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– by Britta Wiemers, Henry Cervantes
© Florian Kopp/Lineair
Emancipating women in Bolivia to overcome gender-based violence and discrimination.
Violence is not an innate biological characteristic; it is learned – like so much else – in the socialisation process. The psychologist Philip G. Zimbardo defines socialisation as “life-long learning and personal reproduction of socially acceptable behaviour patterns, values and norms”. Attempts to prevent violence must thus focus on aspects of socialisation.
Gender plays a significant role in any socialisation process, especially when the results include violent individuals or communities. Within the field of women’s and gender studies, there is a broad consensus that gender is a social construct. According to gender researcher Judith Lorber, the construction of gender is a “social institution” based on three structural principles:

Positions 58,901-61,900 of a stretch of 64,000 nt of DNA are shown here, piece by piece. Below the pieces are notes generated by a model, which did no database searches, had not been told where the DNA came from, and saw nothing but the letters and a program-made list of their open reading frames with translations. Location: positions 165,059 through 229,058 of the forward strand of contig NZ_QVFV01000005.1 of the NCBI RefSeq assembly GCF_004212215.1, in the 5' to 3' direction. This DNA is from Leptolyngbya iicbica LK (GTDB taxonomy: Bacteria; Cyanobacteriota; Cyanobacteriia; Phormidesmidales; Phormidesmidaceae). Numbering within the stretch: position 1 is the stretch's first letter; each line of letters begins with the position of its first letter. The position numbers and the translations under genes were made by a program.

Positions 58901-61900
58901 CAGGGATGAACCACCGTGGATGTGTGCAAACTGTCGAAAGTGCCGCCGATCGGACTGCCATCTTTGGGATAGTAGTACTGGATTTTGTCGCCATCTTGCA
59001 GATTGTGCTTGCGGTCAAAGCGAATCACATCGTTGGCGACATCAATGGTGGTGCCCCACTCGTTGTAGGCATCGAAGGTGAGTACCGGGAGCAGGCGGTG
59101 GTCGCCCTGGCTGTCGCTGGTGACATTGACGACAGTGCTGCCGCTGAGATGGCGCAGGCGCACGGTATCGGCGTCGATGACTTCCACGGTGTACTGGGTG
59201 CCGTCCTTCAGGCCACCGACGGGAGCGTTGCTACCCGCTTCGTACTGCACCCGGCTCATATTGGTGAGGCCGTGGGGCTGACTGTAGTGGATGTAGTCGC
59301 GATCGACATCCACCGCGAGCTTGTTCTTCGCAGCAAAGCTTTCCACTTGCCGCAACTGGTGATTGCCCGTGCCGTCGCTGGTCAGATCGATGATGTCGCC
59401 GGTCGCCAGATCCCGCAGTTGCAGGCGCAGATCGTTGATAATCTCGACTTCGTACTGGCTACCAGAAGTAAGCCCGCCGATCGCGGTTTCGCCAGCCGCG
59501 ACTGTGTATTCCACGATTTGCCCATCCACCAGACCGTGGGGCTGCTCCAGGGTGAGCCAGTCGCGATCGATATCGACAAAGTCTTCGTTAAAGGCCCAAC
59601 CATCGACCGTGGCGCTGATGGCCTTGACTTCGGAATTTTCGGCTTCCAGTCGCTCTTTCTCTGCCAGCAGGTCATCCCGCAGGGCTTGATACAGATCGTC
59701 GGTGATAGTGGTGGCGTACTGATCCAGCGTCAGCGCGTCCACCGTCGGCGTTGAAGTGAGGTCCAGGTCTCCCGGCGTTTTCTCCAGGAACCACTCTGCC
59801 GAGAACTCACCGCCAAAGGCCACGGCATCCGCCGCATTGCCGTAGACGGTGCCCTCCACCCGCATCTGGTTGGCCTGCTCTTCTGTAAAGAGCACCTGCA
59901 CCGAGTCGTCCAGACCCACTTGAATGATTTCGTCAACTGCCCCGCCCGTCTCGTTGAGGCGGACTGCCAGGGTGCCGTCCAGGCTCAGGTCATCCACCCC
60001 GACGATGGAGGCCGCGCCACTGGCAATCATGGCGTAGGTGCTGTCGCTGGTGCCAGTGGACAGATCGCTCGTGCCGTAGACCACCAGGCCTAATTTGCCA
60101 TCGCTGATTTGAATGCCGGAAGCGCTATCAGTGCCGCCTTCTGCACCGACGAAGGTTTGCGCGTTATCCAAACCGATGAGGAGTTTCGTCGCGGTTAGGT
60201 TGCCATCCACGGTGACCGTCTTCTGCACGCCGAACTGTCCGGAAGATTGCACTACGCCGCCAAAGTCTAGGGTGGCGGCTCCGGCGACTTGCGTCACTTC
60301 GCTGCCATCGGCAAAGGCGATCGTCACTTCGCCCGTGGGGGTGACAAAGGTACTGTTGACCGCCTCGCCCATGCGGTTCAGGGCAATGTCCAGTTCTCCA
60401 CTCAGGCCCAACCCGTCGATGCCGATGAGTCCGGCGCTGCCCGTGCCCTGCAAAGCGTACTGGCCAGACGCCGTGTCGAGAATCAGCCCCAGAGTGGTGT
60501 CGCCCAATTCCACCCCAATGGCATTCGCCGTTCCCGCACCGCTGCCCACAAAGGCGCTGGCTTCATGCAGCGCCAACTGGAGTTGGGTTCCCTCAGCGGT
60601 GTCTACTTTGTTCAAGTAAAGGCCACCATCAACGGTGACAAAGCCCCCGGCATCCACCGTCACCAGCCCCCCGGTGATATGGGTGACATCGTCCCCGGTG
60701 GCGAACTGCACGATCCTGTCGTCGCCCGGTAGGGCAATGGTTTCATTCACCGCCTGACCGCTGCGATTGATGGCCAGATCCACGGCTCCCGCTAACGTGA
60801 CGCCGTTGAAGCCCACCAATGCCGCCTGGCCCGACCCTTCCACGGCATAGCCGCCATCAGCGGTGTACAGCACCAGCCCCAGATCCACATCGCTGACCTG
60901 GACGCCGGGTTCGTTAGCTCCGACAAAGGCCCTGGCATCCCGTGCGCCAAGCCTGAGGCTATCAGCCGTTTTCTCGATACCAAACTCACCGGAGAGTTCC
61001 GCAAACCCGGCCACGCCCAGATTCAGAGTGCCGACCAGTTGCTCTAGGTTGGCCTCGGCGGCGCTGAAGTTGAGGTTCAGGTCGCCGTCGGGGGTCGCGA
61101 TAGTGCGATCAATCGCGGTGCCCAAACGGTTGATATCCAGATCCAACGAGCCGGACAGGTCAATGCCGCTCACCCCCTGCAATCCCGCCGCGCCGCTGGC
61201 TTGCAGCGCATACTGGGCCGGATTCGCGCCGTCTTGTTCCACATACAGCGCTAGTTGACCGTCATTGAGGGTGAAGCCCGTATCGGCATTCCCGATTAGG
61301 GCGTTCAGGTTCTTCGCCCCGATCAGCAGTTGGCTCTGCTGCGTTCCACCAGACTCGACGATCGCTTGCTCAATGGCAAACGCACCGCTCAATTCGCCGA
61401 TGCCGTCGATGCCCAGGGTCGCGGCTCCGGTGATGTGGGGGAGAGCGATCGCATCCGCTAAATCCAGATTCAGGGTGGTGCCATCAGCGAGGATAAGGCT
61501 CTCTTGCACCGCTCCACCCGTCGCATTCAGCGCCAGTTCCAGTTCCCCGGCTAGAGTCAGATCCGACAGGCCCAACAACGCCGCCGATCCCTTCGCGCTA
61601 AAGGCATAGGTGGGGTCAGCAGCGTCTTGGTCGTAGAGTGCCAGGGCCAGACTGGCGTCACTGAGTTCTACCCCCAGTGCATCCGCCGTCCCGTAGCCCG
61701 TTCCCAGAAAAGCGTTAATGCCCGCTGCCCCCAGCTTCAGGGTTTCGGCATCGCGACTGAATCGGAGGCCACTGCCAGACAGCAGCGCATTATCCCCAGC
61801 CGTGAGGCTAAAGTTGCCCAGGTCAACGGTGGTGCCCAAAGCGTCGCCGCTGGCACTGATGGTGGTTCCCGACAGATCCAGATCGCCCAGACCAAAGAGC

- People are divided into two social groups: men and women.
- Discernible differences between them are socially constructed.
- Genders receive different treatment, which is legitimised with those differences.
Socialisation takes place in the family as well as in societal institutions such as school, state, media and church. In most societies, the process is influenced by patriarchy, a social system in which men have a privileged position. The system is thus based on an unequal power relationship between men and women.
Traits such as empathy, sensitivity, devotion and altruism are assigned to the female role, while features like superiority, dominance and looking down on women are associated with the male role. Internalisation of these roles undermines women’s self-confidence and causes them to underestimate their abilities. At the same time, stereotyped gender roles make it hard for men to identify their own needs. All too often, they are unable to recognise and communicate feelings like grief, fear or shame. They even fail to see them in others.